Oil pares strongest January since 2013 on U.S. supply outlook

By Grant Smith on 1/31/2018

LONDON (Bloomberg) -- Oil slipped for a third day in New York, continuing its retreat from a three-year high, on estimates that U.S. crude  stockpiles increased last week.

West Texas Intermediate futures fell 0.5%, bringing their monthly advance to 6.3%. Data from the U.S. Energy Department is forecast to show that inventories probably rose by 900,000 bbl to 412.5 million, according to a Bloomberg survey.

“Strong U.S. crude supply growth and deteriorating inventory dynamics” could “trigger a sentiment shift and unsettle the record speculative length in the oil market,” said Giovanni Staunovo, an analyst at UBS Group AG in Zurich.

Ten consecutive weekly declines in American stockpiles had helped crude breach $66/bbl for the first time since December 2014. Oil’s fifth consecutive monthly gain has also been driven by a weaker dollar amid conflicting remarks on the currency from President Donald Trump and his top officials.

West Texas Intermediate for March lost as much as 83 cents to $63.67/bbl on the New York Mercantile Exchange, and was at $64.19 at 1:44 p.m. in London. The U.S. benchmark crude fell 1.6% to close at $64.50 on Tuesday, the biggest decline since Dec. 6. Total volume traded was about 22% below the 100-day average.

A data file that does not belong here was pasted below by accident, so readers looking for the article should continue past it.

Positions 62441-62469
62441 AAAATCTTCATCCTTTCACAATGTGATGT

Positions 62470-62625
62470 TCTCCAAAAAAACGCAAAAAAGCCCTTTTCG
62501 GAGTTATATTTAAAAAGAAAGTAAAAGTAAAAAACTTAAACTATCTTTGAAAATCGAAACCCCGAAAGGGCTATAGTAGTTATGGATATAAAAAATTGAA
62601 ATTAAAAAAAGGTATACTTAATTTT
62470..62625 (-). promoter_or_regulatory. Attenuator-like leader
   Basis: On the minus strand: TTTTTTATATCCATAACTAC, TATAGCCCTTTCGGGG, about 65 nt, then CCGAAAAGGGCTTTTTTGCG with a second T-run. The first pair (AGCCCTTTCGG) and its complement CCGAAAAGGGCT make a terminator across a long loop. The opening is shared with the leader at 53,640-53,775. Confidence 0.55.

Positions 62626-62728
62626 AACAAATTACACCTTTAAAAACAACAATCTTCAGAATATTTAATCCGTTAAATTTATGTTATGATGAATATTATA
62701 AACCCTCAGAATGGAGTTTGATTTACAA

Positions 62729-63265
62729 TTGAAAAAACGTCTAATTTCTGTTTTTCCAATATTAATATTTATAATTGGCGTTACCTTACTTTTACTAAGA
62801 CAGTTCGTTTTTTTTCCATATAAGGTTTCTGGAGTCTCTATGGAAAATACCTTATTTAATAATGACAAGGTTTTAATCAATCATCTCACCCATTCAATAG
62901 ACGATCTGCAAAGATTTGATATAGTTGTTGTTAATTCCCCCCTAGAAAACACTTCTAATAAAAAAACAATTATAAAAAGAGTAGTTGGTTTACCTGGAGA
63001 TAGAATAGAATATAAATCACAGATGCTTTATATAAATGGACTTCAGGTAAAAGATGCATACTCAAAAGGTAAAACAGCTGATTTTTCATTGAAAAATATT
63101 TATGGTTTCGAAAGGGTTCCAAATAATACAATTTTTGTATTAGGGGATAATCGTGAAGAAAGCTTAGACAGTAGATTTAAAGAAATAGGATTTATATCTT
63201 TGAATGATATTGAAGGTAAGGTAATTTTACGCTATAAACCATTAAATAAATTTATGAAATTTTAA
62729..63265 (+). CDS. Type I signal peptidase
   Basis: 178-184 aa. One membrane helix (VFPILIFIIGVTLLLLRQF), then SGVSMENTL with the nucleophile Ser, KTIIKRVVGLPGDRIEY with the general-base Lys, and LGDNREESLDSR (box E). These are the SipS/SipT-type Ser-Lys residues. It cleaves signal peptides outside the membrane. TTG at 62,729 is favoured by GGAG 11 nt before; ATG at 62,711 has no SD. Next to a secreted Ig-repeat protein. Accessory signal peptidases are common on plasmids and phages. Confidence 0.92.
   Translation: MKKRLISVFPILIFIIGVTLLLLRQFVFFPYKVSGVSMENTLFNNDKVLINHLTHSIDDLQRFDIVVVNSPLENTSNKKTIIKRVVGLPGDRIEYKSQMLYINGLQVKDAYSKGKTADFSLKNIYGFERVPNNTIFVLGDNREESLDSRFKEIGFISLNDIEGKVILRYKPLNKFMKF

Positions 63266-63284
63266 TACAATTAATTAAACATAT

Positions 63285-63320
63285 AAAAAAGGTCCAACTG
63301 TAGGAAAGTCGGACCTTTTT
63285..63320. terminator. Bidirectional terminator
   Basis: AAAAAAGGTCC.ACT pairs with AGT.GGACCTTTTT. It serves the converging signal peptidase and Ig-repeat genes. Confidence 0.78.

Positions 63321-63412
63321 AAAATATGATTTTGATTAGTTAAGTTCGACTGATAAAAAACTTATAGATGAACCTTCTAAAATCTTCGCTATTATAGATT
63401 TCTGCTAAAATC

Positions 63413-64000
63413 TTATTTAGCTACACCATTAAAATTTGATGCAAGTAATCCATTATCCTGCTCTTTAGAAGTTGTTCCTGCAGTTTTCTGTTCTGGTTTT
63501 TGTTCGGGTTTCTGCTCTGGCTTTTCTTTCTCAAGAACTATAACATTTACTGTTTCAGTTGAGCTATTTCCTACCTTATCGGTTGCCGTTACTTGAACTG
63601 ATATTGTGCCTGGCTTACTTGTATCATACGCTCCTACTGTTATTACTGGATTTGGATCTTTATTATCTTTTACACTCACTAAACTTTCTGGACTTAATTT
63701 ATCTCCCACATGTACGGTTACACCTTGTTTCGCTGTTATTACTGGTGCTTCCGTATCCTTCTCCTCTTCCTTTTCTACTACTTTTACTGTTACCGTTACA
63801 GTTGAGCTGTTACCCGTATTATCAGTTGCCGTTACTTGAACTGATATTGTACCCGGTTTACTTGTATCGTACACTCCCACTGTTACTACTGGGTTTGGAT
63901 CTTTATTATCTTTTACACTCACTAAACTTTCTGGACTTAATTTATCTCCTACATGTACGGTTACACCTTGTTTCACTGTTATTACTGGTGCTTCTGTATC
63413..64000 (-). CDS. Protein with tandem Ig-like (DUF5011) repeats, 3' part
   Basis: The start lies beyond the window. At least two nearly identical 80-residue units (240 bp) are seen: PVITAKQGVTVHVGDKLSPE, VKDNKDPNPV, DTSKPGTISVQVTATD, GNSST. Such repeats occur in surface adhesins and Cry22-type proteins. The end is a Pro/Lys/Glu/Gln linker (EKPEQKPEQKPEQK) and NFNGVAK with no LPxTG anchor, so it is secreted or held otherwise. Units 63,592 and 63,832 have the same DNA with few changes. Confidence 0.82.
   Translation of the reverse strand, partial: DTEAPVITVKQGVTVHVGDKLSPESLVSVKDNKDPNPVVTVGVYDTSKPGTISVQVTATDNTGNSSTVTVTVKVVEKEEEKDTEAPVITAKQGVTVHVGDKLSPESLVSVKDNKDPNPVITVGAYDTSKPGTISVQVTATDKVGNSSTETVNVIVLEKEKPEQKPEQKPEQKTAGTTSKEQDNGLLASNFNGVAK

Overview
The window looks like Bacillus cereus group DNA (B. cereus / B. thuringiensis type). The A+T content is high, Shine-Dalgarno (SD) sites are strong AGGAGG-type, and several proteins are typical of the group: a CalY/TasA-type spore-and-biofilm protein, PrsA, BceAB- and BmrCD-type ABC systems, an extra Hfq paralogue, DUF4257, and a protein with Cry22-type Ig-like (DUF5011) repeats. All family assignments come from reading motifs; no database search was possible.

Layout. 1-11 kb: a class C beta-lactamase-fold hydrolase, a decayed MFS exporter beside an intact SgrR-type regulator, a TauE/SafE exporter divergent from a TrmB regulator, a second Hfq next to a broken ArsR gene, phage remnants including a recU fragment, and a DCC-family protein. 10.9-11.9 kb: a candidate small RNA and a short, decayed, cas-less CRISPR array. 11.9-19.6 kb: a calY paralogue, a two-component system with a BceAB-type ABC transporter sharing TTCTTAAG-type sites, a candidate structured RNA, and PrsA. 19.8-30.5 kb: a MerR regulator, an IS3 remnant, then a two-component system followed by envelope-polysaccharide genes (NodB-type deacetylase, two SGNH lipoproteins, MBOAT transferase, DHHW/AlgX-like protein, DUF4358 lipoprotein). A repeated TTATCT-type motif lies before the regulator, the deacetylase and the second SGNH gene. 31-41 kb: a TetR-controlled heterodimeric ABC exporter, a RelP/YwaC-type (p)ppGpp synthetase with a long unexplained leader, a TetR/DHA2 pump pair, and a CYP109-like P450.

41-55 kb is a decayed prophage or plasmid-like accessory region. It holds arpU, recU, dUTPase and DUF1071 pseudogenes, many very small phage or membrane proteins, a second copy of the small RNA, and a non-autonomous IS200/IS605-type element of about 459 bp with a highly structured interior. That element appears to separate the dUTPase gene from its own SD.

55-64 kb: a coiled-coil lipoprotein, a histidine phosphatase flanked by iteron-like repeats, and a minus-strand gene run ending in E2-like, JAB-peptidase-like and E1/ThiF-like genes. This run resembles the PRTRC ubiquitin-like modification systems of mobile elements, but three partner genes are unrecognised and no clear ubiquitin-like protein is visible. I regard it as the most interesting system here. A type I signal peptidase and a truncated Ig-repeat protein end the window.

Brent for March settlement, which expires Wednesday, was at $68.72/bbl on the London-based ICE Futures Europe exchange, down 30 cents. Prices slipped 0.6% to $69.02 on Tuesday. The more-active April contract dropped 24 cents to $68.28. Front-month futures have risen about 2.8% in January. The global benchmark crude traded at a premium of $4.54 to WTI.

U.S. crude stockpiles climbed by 3.23 MMbbl last week, the American Petroleum Institute was said to report, before Energy Information Administration data on Wednesday. Meanwhile, American oil production climbed to 9.88 MMbpd in the week ended Jan. 19, the highest level in weekly EIA data since 1983.

Gasoline inventories rose by 2.69 MMbbl last week, while distillates fell, according to the API report. Front-month gasoline futures on the Nymex are set for a 4.7% gain in January, a second monthly increase, while diesel futures are headed for a 0.4% drop to $2.0683/gal this month, ending a sixth consecutive monthly advance.

The Bloomberg Dollar Spot Index, a gauge of the currency against 10 major peers, has declined about 3.6% this month, while the Bloomberg Commodity Index that measures returns on 22 basic resources from crude to copper climbed 2% in January.

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